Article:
Welcome to part two of my tutorial series on constructing an Octopus Softie! We have already constructed the body, and now we are going to make some plaited raggedy legs. 🙂
In the last tutorial I made some suggestions about fabrics for the legs. If you haven’t already sorted this out, go choose some long scraps from fabrics that are slippery (like a nightgown), or loose weave (like cheesecloth), or stretchy (like a t-shirt). For each leg you will need three strips of fabric, about two inches wide, and about 18 inches long.
Here are a bunch of scrappy strips that I have grouped up into threes. Note that the colours are reasonably similar in each group – low contrast. Previously I’ve used some wildly different fabrics and I’ve found that the finished plaited legs look a bit too scrappy.
For each group of strips you will need to prepare your fabric, and then plait it. You will need some safety pins for this step (pins will work too, in a pinch). First up, preparing:
A note on using t-shirt fabric: cut each strip across the bottom of the shirt, then give it a slight stretch along its length. You will find that the strip will automatically curl the raw edges in for you. If you are tricky, you can make one really long piece of “t-shirt yarn” using this technique.
After you have folded and pinned each strip, the raw edges are roughly hidden (at the top end). Now you need to twist each strip so that the raw edges will stay tucked away (mostly) for the length of the strip:
Note that the strip will twist on itself when you pin the end up onto the ironing board: totally normal. If you twist each strip the same way, your plaited leg will also twist. If you twist the middle strip the opposite way, you will have a flatter plait. Both look great on a softie octopus, so don’t let it worry you! I did both techniques on my legs.
Finally, you will plait the legs together:
If you are unfamiliar with plaiting, I suggest you practice on some different coloured shoelaces or ribbons first – something without twist! First take the rightmost strip, and put it over the middle one. Then take the leftmost and put it over the middle one. Then the rightmost again … you will see that the strips start to swap places and work their way left and right across the plait.
To plait the twisted strips: undo the pins you have just secured, and pull the ends away from the ironing board until the strips are unkinked. It is a little challenging to begin the plait by holding the very ends, but that’s what you need to do: keep a little bit of tension to make it easier.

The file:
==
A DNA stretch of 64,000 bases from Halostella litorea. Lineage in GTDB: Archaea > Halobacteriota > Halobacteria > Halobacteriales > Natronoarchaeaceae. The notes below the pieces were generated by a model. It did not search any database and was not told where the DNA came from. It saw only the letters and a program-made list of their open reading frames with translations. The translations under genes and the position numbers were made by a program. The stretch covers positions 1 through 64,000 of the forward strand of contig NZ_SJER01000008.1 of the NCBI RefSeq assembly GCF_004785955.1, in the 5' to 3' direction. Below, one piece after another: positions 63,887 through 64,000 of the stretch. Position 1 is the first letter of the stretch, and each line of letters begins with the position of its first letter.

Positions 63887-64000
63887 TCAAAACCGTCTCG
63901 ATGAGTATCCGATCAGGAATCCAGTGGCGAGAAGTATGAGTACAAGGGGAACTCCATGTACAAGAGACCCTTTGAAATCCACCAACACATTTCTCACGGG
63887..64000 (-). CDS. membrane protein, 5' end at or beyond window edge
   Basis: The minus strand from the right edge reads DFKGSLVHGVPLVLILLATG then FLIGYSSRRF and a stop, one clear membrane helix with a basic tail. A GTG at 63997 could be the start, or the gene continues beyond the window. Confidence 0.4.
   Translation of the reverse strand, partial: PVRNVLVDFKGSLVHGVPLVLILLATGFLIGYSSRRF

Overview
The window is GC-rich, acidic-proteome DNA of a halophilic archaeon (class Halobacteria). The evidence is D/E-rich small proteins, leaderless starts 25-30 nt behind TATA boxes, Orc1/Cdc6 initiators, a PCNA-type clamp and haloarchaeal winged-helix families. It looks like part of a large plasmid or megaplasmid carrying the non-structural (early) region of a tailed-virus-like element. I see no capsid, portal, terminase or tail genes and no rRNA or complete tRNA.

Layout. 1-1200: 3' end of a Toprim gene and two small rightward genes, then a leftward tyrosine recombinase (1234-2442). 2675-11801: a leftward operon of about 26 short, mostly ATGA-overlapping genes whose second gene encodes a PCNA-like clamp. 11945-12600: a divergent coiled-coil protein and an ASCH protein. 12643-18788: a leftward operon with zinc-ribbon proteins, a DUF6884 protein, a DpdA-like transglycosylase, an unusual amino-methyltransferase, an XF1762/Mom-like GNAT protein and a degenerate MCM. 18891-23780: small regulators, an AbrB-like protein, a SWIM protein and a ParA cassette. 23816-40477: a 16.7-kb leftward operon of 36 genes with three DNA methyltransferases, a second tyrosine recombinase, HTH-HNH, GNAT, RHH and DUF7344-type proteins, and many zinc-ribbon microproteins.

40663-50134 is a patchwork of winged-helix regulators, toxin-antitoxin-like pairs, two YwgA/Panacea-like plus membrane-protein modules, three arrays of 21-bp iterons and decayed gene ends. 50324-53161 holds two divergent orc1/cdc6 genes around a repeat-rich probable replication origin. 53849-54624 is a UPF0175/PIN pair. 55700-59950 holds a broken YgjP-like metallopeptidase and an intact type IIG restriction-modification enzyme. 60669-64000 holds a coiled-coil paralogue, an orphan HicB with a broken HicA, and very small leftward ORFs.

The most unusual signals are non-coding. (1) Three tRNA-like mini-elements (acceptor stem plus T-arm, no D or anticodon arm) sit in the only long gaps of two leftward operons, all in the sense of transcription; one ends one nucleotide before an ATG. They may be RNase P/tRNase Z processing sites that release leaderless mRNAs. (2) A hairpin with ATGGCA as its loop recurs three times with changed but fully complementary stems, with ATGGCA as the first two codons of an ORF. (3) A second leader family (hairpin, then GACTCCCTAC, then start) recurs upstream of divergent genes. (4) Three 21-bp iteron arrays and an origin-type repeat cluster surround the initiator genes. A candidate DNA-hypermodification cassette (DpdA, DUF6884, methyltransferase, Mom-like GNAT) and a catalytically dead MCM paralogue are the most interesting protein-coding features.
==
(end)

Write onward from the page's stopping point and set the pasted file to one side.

Once you have plaited about a third of the way, it will start to feel easier to manage. The shorter the length you have left, the easier it will be to plait. If you end up in knots, just let go of the ends and secure whatever you managed to plait with a safety pin. Then try twisting only a short section of each strip, so you don’t have to wrestle with really long sections. You will need to stop periodically to secure your plait, and then add more twist to the remaining ends.
Once you have plaited all eight legs, they will come out something like this:
Try to keep any raw edges inside the twist / plait. You may find that it gets more ragged at the bottom. That’s okay! You can always trim off a bit of length off the plait if you feel it may unravel. Once plaited, the legs are quite long – about 12 inches.
Make sure when you unfasten the top strip ends from your ironing board that you secure the them together with a safety pin. You don’t want your plait to come apart at the top!
Your legs won’t necessarily be the same length, or even thickness. The fatter fabrics will make a shorter, chunkier plait. It’s all good, though! This just adds to the scrappiness – and the little one receiving the softie will appreciate exploring the different thicknesses and textures. 🙂
Next time I’ll talk about how to add your legs on to the body.